#4968-72b – 2015 First-Class Forever Stamp - Imperforate Martin Ramirez (1895-1963)

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U.S. 4968-72b
2015 49¢ Imperforate Martín Ramírez
First-Class Mail
 
These stamps feature the art of Martín Ramírez, whose work was virtually unknown during his lifetime. Today, he is considered one of the greatest artists of the 20th century.
 
When an artist feels compelled to create, he finds a way to express himself despite difficult circumstances. For Martín Ramírez (1895-1963), hospitalization made producing his masterpieces a challenge. 
 
Born in Mexico, Ramírez came to America seeking a better life. Instead he faced more hardship. Jobs were difficult to find in California during the Great Depression, and being unable to speak English further reduced his chances of finding work. 
 
When Ramírez was found homeless and did not speak, he was sent to a hospital. Diagnosed as a schizophrenic, Ramírez became a lifelong resident of DeWitt State Hospital. It was there he created art from discarded and improvised materials.
 
Using junk mail, paper bags, and examining table paper, the artist prepared large canvases by gluing the pieces together using mashed potatoes and his saliva. He improvised for additional supplies as well, crushing crayons in homemade pots to make paint. 
 
The art that resulted from these primitive supplies was surprisingly skillful and intricate. With recurring themes of religious symbols, burros, and trains, Ramírez’ paintings used perspective and patterns to make masterpieces only the artist himself knew the true meaning of. In spite of his bleak surroundings, Ramírez created beauty that is still enjoyed more than a half century later.
 
49¢ Ramirez: First-Class Mail Rate
Issue Date: March 26, 2015, opening of the Martín Ramírez Forever art exhibit
City: New York, NY, Ricco/Maresca Gallery
Quantity: 120,000 stamps
Category: Commemorative (Imperforate)
Printed By: Banknote Corporation of America for Sennett Security Product
Printing Method: Lithographed in sheets of 240, with twelve panes of 20 per sheet
Self-adhesive
 
The stamp images are details from five of Ramírez’s more than 450 drawings and collages.
 
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U.S. 4968-72b
2015 49¢ Imperforate Martín Ramírez
First-Class Mail
 
These stamps feature the art of Martín Ramírez, whose work was virtually unknown during his lifetime. Today, he is considered one of the greatest artists of the 20th century.
 
When an artist feels compelled to create, he finds a way to express himself despite difficult circumstances. For Martín Ramírez (1895-1963), hospitalization made producing his masterpieces a challenge.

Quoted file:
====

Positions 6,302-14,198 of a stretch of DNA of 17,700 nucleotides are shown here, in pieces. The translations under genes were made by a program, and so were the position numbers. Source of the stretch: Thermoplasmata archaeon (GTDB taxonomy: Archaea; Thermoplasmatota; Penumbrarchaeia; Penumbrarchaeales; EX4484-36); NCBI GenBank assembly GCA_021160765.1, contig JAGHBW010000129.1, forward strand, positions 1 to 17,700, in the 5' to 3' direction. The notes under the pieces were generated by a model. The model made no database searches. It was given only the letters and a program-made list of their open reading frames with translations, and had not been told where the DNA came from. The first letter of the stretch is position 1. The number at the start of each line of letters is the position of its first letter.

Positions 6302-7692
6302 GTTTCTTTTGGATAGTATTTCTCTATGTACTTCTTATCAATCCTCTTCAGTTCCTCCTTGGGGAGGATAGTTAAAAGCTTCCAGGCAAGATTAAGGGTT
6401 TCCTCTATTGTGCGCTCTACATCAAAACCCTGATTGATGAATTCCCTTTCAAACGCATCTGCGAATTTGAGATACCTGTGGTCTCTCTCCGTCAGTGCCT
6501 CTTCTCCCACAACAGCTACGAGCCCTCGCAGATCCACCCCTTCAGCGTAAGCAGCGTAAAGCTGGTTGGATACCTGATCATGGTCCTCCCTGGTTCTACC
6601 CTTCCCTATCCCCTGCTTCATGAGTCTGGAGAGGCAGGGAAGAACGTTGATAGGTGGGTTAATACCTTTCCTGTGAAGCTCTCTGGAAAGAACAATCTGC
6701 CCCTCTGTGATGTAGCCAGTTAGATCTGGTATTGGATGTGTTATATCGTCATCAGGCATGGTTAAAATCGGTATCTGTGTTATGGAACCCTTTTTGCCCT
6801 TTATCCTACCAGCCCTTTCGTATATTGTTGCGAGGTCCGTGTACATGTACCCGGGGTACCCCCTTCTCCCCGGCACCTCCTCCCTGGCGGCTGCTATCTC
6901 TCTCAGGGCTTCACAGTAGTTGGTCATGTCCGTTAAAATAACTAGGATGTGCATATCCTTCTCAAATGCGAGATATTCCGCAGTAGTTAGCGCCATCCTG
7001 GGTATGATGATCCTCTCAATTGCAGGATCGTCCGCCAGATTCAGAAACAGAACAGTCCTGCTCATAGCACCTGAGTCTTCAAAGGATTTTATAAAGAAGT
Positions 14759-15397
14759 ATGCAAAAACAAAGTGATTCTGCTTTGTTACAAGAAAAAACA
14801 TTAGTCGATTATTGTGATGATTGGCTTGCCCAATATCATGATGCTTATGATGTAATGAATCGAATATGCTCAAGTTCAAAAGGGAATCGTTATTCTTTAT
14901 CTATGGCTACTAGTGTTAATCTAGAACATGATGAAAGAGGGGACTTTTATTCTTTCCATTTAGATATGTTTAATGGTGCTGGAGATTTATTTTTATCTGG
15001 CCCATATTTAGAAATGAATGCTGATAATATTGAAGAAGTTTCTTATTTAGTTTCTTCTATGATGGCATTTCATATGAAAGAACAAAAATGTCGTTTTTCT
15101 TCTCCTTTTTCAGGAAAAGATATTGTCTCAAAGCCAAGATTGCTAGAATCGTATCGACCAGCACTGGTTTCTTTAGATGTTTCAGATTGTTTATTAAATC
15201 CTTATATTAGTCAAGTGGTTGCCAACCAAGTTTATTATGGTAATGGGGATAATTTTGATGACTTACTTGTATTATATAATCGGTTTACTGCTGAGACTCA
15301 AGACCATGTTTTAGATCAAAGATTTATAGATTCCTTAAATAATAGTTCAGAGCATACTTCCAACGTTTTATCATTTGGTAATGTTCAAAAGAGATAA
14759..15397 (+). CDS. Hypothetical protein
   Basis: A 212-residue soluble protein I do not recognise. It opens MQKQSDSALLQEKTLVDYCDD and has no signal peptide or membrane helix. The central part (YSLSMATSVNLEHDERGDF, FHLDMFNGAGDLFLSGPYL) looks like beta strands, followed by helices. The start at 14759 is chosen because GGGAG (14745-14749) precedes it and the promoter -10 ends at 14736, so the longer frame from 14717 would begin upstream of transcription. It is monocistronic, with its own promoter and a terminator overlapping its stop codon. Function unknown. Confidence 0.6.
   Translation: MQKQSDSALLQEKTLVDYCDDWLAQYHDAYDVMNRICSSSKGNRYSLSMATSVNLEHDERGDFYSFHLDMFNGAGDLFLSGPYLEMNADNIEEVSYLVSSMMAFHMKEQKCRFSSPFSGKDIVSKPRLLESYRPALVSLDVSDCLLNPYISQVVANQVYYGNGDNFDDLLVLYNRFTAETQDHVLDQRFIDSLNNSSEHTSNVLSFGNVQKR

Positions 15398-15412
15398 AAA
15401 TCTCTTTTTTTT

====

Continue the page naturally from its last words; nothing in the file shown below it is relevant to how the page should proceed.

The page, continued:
Born in Mexico, Ramírez came to America seeking a better life. Instead he faced more hardship. Jobs were difficult to find in California during the Great Depression, and being unable to speak English further reduced his chances of finding work. 
 
When Ramírez was found homeless and did not speak, he was sent to a hospital. Diagnosed as a schizophrenic, Ramírez became a lifelong resident of DeWitt State Hospital. It was there he created art from discarded and improvised materials.
 
Using junk mail, paper bags, and examining table paper, the artist prepared large canvases by gluing the pieces together using mashed potatoes and his saliva. He improvised for additional supplies as well, crushing crayons in homemade pots to make paint. 
 
The art that resulted from these primitive supplies was surprisingly skillful and intricate. With recurring themes of religious symbols, burros, and trains, Ramírez’ paintings used perspective and patterns to make masterpieces only the artist himself knew the true meaning of. In spite of his bleak surroundings, Ramírez created beauty that is still enjoyed more than a half century later.
 
49¢ Ramirez: First-Class Mail Rate
Issue Date: March 26, 2015, opening of the Martín Ramírez Forever art exhibit
City: New York, NY, Ricco/Maresca Gallery
Quantity: 120,000 stamps
Category: Commemorative (Imperforate)
Printed By: Banknote Corporation of America for Sennett Security Product
Printing Method: Lithographed in sheets of 240, with twelve panes of 20 per sheet
Self-adhesive
 
The stamp images are details from five of Ramírez’s more than 450 drawings and collages.